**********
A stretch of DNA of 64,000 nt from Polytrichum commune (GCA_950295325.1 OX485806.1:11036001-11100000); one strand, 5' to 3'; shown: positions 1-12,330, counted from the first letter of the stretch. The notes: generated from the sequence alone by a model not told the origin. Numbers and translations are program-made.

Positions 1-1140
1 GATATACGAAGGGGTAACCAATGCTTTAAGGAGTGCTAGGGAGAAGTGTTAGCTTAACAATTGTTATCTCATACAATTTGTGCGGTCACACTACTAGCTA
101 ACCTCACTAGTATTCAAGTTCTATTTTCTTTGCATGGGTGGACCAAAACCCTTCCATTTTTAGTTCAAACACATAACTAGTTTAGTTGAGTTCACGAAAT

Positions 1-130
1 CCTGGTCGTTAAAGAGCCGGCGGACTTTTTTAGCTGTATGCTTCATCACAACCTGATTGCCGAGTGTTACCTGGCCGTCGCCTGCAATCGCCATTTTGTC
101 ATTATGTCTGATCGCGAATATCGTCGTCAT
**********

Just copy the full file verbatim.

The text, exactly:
A stretch of DNA of 64,000 nt from Polytrichum commune (GCA_950295325.1 OX485806.1:11036001-11100000); one strand, 5' to 3'; shown: positions 1-12,330, counted from the first letter of the stretch. The notes: generated from the sequence alone by a model not told the origin. Numbers and translations are program-made.

Positions 1-1140
1 GATATACGAAGGGGTAACCAATGCTTTAAGGAGTGCTAGGGAGAAGTGTTAGCTTAACAATTGTTATCTCATACAATTTGTGCGGTCACACTACTAGCTA
101 ACCTCACTAGTATTCAAGTTCTATTTTCTTTGCATGGGTGGACCAAAACCCTTCCATTTTTAGTTCAAACACATAACTAGTTTAGTTGAGTTCACGAAAT

Positions 1-130
1 CCTGGTCGTTAAAGAGCCGGCGGACTTTTTTAGCTGTATGCTTCATCACAACCTGATTGCCGAGTGTTACCTGGCCGTCGCCTGCAATCGCCATTTTGTC
101 ATTATGTCTGATCGCGAATATCGTCGTCAT